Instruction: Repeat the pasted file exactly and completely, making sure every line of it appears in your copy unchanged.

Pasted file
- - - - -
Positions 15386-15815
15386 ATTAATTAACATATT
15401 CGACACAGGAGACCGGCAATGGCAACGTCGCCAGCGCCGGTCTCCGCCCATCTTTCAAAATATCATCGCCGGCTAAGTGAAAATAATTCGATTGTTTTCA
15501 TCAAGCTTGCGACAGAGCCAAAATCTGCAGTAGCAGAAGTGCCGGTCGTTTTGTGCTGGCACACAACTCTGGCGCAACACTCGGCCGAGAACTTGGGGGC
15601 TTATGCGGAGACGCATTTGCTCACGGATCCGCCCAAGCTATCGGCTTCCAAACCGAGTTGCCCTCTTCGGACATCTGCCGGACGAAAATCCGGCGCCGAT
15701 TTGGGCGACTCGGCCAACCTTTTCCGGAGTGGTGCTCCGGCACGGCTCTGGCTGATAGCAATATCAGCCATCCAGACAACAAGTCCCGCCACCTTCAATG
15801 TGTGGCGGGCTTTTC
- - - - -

Positions 15386-15815
15386 ATTAATTAACATATT
15401 CGACACAGGAGACCGGCAATGGCAACGTCGCCAGCGCCGGTCTCCGCCCATCTTTCAAAATATCATCGCCGGCTAAGTGAAAATAATTCGATTGTTTTCA
15501 TCAAGCTTGCGACAGAGCCAAAATCTGCAGTAGCAGAAGTGCCGGTCGTTTTGTGCTGGCACACAACTCTGGCGCAACACTCGGCCGAGAACTTGGGGGC
15601 TTATGCGGAGACGCATTTGCTCACGGATCCGCCCAAGCTATCGGCTTCCAAACCGAGTTGCCCTCTTCGGACATCTGCCGGACGAAAATCCGGCGCCGAT
15701 TTGGGCGACTCGGCCAACCTTTTCCGGAGTGGTGCTCCGGCACGGCTCTGGCTGATAGCAATATCAGCCATCCAGACAACAAGTCCCGCCACCTTCAATG
15801 TGTGGCGGGCTTTTC